Dorothy Day: A Saint to Transcend Partisan Politics | Leslie Fain | Catholic World Report
Despite attempts from both liberals and conservatives, Dorothy Day does not fit comfortably in either political camp.
Thomas More, the statesman who would not compromise his faith at the behest of King Henry VIII, was elevated to sainthood during a time when Stalin, Hitler, and Mussolini were rising to power. Now, as the United States seems to be locked in a red state/blue state quagmire, the Catholic Church may elevate to sainthood Dorothy Day, a servant of God who could not be pigeonholed as a liberal, conservative, Democrat, Republican, or libertarian, and chose to wear no other label than that of Christian.
Last month during their annual meeting, the United States Council of Catholic Bishops (USCCB) voted to support Dorothy Day’s cause for sainthood. To steal a line from Peter Kreeft about his heroes Jesus and Socrates, Dorothy Day certainly has something to offend everyone.
Founding the Catholic Worker movement during the Great Depression, Day and her colleague Peter Maurin farmed, fed the poor, and published a newspaper to protest wars and the unjust treatment of workers. Although Day is widely accepted by the religious left because of her antiwar stance, as well as her dedication to civil rights, workers’ rights, and the poor, Day has met with a cool reception from many on the right. A host of conservatives, from Rush Limbaugh’s callers to Glenn Beck, to writers and commenters at conservative websites and blogs, have opined that Day was a Communist who flouted Church teachings. These conservatives never provide proof, but only make statements to the effect that she was trying to push the Church in a Communist direction.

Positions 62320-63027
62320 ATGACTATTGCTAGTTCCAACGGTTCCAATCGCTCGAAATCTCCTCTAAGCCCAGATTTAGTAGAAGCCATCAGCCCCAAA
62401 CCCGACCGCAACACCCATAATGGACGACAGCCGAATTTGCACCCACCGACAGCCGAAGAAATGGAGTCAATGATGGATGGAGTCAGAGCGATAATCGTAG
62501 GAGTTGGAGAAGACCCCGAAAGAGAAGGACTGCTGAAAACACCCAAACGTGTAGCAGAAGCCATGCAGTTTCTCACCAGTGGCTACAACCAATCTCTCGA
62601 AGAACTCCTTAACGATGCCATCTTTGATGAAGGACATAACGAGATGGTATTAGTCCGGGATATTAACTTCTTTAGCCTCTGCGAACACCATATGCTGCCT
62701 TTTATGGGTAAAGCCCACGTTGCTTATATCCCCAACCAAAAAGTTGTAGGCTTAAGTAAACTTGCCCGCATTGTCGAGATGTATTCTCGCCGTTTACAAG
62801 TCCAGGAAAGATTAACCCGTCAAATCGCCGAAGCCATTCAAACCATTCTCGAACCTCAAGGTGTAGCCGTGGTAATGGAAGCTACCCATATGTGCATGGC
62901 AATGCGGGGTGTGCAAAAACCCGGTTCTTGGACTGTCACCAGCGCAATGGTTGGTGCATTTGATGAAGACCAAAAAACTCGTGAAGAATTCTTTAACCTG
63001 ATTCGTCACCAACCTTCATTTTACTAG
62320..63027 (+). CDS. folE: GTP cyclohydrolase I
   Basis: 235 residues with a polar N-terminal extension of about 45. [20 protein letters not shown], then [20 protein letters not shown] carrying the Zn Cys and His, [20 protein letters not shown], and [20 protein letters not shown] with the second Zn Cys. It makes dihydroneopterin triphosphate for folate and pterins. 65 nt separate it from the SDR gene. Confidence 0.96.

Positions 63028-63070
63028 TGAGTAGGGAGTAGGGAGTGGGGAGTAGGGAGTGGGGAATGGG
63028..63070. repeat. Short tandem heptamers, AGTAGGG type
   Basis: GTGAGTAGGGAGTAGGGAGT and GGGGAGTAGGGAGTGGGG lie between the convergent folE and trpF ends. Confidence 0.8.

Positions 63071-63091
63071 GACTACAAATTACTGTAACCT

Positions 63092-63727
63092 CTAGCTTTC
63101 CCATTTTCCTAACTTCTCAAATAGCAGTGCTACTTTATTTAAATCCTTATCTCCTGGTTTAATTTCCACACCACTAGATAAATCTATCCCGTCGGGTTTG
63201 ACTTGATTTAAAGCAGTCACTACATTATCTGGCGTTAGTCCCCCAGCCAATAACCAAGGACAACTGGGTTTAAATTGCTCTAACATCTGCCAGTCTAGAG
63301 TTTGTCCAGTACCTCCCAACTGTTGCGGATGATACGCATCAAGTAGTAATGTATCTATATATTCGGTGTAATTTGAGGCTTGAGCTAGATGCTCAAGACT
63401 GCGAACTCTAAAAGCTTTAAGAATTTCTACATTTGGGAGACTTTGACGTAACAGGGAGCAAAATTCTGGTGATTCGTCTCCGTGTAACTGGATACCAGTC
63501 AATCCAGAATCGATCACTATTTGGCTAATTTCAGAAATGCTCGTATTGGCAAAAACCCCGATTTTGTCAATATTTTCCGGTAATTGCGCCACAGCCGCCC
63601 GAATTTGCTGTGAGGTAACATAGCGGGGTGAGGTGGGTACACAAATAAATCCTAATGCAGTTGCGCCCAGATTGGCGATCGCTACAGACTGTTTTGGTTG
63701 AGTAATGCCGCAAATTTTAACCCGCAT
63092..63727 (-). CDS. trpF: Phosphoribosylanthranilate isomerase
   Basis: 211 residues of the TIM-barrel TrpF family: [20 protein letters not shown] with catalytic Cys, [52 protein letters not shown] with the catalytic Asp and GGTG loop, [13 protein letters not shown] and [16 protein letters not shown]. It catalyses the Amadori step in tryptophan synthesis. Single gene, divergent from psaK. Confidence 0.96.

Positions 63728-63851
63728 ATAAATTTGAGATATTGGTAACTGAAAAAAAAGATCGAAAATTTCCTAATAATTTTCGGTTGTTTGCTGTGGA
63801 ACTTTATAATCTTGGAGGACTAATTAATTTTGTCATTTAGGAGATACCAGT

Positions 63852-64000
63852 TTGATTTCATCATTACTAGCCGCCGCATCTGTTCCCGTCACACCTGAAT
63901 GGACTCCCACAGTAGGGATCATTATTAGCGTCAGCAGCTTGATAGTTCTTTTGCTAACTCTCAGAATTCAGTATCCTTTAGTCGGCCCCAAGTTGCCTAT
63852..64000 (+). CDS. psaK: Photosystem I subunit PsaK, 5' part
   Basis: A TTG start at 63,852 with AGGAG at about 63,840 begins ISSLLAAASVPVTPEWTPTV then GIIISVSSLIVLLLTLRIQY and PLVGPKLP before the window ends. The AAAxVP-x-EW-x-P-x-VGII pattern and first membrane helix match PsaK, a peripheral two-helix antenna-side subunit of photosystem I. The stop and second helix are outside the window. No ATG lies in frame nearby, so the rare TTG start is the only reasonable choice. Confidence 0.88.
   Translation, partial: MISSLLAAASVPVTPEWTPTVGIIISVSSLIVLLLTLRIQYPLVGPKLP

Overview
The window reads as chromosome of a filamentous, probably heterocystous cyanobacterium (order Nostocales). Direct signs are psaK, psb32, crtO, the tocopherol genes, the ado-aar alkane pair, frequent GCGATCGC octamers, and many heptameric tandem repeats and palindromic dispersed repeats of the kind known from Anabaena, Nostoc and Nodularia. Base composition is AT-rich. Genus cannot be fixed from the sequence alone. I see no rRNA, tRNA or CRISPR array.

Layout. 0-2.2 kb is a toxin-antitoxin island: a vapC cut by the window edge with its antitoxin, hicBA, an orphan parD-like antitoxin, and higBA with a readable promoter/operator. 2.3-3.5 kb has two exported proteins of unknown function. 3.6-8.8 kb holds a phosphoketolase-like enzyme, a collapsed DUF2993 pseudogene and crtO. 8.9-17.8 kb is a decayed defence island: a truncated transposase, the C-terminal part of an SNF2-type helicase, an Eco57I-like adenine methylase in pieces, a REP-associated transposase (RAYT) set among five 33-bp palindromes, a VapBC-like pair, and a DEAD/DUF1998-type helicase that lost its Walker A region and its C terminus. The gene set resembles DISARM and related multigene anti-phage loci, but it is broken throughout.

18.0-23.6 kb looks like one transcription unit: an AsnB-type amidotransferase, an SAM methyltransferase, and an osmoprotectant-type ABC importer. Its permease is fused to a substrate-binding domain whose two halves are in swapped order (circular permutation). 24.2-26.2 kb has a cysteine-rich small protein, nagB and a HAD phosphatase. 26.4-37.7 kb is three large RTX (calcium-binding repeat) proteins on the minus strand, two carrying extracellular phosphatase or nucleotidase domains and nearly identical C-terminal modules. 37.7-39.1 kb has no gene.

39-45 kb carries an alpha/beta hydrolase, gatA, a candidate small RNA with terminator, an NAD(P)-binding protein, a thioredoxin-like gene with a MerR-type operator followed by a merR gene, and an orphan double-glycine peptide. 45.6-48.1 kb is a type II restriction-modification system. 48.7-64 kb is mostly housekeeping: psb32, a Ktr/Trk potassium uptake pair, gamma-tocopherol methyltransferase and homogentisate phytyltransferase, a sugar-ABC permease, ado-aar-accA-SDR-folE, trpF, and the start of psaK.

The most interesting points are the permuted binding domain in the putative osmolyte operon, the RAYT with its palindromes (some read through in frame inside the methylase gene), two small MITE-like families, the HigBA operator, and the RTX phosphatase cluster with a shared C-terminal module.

This is a shame, as Day’s life has a lot to offer the orthodox Catholic. “Dorothy Day constantly lived her life according to a ‘higher obedience’ that was not subject to political instrumentalization,” said Dr. Chad C. Pecknold, assistant professor of historic and systematic theology at the Catholic University of America, and author of Christianity and Politics: A Brief Guide to the History (Cascade, 2010). “Advancing her cause—especially in the wake of the recent presidential election in which the Catholic vote was divided by a political calculus that her life rejects—is providential for the Church in America.”
Tom Cornell, a deacon assigned to St. Mary’s Parish in Marlboro, New York and co-manager of Peter Maurin Farm, served with Day at the Catholic Worker when he was a young man. In fact, he calls Day his matchmaker, as he and his wife, Monica, literally met over a Catholic Worker soup pot. He agrees that the bishops’ push for Day’s canonization is providential. “Dorothy is a bridge between the so-called left and the so-called right in a polarized church.” He adds, “I don’t think the labels are very helpful.”
Robert Ellsberg, the publisher of Orbis Books and editor of All the Way to Heaven: The Selected Letters of Dorothy Day, knew Day the last five years of her life, and agrees that she is a bridge figure. “She is a symbol of common ground whose witness could bring together people,” he said.
“She didn’t just communicate with Catholics,” Ellsberg added. “She was in touch with Protestants, Jews, and unbelievers, and trying to seek common ground.”
Day continues to be something of an enigma to many.